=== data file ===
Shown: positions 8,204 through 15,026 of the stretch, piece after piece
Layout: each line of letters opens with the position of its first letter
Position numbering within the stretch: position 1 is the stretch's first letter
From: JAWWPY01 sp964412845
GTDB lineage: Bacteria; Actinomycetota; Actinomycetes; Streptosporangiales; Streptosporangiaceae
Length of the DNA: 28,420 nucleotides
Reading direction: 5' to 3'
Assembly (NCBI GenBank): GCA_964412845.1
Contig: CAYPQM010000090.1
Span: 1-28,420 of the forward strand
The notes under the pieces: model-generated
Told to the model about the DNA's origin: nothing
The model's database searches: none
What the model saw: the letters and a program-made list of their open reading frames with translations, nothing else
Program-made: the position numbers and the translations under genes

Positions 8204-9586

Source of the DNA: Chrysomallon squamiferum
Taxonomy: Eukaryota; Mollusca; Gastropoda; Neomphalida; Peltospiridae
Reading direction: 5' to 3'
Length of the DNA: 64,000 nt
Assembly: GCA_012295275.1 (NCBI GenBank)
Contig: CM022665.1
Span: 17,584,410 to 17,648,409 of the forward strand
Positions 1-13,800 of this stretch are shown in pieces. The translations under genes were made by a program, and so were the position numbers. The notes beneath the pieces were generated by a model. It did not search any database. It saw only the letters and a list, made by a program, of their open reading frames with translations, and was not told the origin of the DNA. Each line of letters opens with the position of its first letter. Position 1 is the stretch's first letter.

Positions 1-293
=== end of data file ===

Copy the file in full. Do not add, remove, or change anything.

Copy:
Shown: positions 8,204 through 15,026 of the stretch, piece after piece
Layout: each line of letters opens with the position of its first letter
Position numbering within the stretch: position 1 is the stretch's first letter
From: JAWWPY01 sp964412845
GTDB lineage: Bacteria; Actinomycetota; Actinomycetes; Streptosporangiales; Streptosporangiaceae
Length of the DNA: 28,420 nucleotides
Reading direction: 5' to 3'
Assembly (NCBI GenBank): GCA_964412845.1
Contig: CAYPQM010000090.1
Span: 1-28,420 of the forward strand
The notes under the pieces: model-generated
Told to the model about the DNA's origin: nothing
The model's database searches: none
What the model saw: the letters and a program-made list of their open reading frames with translations, nothing else
Program-made: the position numbers and the translations under genes

Positions 8204-9586

Source of the DNA: Chrysomallon squamiferum
Taxonomy: Eukaryota; Mollusca; Gastropoda; Neomphalida; Peltospiridae
Reading direction: 5' to 3'
Length of the DNA: 64,000 nt
Assembly: GCA_012295275.1 (NCBI GenBank)
Contig: CM022665.1
Span: 17,584,410 to 17,648,409 of the forward strand
Positions 1-13,800 of this stretch are shown in pieces. The translations under genes were made by a program, and so were the position numbers. The notes beneath the pieces were generated by a model. It did not search any database. It saw only the letters and a list, made by a program, of their open reading frames with translations, and was not told the origin of the DNA. Each line of letters opens with the position of its first letter. Position 1 is the stretch's first letter.

Positions 1-293